An 18th century re-use pocket thedreamstress.com

But it’s awfully cute: birds and insects and little caterpillar worms! There was enough in reasonable condition left that I could cut two pockets – and the remaining scraps could become cleaning cloths.

An 18th century re-use pocket thedreamstress.com

I based the pattern off of the diagram in Patterns of Fashion.

Because these aren’t intended to be historically accurate pockets, I machine sewed them, and bound them with bias tape. The bias tape also vintage and probably inherited from Nana. Like the fabric, it wasn’t in the best condition, and had some age marks.

An 18th century re-use pocket thedreamstress.com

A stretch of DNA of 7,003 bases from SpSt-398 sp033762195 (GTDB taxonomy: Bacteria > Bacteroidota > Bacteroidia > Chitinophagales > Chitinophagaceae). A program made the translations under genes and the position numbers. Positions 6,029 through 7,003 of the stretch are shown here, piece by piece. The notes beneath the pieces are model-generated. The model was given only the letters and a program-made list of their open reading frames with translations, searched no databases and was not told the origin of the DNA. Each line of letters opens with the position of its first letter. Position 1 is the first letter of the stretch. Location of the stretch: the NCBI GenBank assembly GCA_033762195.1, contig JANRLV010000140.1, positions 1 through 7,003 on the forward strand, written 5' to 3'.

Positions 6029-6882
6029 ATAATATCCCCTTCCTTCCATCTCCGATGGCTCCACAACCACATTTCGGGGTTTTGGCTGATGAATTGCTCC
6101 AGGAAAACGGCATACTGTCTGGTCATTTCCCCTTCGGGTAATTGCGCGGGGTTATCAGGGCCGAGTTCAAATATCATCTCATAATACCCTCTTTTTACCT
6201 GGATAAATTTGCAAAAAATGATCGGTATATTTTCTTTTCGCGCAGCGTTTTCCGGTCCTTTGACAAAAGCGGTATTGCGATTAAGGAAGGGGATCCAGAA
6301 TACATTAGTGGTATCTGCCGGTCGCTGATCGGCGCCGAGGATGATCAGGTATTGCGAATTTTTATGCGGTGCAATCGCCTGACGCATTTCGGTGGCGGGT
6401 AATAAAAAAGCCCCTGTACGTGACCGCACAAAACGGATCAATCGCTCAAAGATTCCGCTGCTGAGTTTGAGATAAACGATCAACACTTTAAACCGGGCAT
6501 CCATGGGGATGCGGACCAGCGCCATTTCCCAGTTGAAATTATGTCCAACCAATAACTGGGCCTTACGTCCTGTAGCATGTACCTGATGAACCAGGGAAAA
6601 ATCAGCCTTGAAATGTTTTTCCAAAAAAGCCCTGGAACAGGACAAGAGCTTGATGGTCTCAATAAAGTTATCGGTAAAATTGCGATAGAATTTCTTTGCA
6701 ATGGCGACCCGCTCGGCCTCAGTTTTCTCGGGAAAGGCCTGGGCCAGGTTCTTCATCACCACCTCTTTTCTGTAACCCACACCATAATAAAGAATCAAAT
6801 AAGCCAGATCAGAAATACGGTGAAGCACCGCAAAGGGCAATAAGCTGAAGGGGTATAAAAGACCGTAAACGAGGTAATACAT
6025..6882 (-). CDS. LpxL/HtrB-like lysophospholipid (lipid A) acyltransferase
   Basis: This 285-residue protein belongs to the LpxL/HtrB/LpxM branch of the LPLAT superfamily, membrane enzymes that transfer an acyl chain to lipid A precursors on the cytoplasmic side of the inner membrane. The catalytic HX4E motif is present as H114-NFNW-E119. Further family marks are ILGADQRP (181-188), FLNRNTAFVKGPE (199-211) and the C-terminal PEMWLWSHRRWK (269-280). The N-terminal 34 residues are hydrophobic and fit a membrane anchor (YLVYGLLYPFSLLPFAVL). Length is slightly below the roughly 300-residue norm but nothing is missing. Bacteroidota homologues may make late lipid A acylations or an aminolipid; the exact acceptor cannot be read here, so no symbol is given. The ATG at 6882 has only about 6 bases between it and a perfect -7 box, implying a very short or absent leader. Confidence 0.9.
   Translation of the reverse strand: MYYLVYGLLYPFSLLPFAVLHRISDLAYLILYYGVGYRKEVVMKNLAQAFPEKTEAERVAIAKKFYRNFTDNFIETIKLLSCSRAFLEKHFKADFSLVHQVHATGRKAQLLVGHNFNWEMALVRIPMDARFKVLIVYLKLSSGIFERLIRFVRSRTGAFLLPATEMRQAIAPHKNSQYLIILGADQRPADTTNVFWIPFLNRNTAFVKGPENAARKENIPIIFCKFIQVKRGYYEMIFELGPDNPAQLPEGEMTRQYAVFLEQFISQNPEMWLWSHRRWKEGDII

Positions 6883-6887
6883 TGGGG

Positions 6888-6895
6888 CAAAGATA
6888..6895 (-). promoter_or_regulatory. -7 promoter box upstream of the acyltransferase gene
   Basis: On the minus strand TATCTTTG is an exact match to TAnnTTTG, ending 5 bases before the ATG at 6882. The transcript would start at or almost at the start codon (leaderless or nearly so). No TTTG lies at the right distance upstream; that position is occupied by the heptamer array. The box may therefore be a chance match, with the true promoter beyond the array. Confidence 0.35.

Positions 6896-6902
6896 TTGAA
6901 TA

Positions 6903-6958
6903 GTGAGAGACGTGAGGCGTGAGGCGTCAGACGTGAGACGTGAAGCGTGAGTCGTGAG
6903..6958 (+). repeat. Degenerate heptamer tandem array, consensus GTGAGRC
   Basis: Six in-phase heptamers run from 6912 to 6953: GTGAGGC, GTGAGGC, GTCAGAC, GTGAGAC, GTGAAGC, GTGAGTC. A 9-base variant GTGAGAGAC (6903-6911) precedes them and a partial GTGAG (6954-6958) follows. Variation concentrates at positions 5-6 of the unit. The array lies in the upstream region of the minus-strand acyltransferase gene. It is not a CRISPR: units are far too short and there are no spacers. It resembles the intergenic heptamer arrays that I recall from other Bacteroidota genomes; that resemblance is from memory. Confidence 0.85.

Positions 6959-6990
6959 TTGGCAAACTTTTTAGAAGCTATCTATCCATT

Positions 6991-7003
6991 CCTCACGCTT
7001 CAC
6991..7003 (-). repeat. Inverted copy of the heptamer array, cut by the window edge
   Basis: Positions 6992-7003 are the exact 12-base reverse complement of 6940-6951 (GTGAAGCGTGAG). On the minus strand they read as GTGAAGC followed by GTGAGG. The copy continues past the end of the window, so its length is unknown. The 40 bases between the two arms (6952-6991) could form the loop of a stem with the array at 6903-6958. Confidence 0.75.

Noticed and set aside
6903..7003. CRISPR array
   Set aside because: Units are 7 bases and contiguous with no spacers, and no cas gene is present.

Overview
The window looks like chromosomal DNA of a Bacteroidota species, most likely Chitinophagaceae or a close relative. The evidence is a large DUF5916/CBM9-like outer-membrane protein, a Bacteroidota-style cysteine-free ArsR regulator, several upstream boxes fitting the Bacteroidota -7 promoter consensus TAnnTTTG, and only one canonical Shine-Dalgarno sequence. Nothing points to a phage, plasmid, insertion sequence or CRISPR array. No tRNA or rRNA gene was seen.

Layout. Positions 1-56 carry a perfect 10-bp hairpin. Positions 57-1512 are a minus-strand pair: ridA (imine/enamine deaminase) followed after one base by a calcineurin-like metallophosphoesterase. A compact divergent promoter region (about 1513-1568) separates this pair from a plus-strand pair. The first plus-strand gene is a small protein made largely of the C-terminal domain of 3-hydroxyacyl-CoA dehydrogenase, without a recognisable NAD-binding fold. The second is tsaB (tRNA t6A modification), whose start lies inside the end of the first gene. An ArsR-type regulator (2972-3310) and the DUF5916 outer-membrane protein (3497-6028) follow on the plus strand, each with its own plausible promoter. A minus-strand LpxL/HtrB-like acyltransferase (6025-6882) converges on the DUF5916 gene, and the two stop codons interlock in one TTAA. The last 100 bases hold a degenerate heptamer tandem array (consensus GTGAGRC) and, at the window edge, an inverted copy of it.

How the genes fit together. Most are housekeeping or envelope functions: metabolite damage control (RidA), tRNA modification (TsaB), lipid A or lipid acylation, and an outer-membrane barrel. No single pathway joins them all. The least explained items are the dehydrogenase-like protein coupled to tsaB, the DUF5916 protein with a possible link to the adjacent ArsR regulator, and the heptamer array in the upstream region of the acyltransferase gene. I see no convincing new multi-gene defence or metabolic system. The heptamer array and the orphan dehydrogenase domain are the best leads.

Based on the pockets I’ve made for clients and as demonstrations, I’ve decided I prefer pockets that are sewn to a waist tape, rather than ones that have a channel that you thread the waist tape on to. That way they stay exactly where you want them to with wear, and have less bulk around the waist.

An 18th century re-use pocket thedreamstress.com

The cotton sewing tape I used is an op shop find. There was an entire basket of 2m lengths of tape, each individually bundled up with a rubber band (insert ‘are you kidding me’ hand-to-face emoji here) at an op shop. They were 20c apiece, so I bought the whole basket full. Apparently they made some poor volunteer cut up a whole roll and bundle it, because they didn’t think anyone would buy the whole roll. All that, for 20c apiece…

An 18th century re-use pocket thedreamstress.com

I took them home, removed all the rubber bands, and dropped the resulting 40+ bands at another op shop which sells its fabric bundled up with rubber bands. They were grateful for the donation, and I’ve been working my way through the cotton sewing tape every time I need a length under 2m.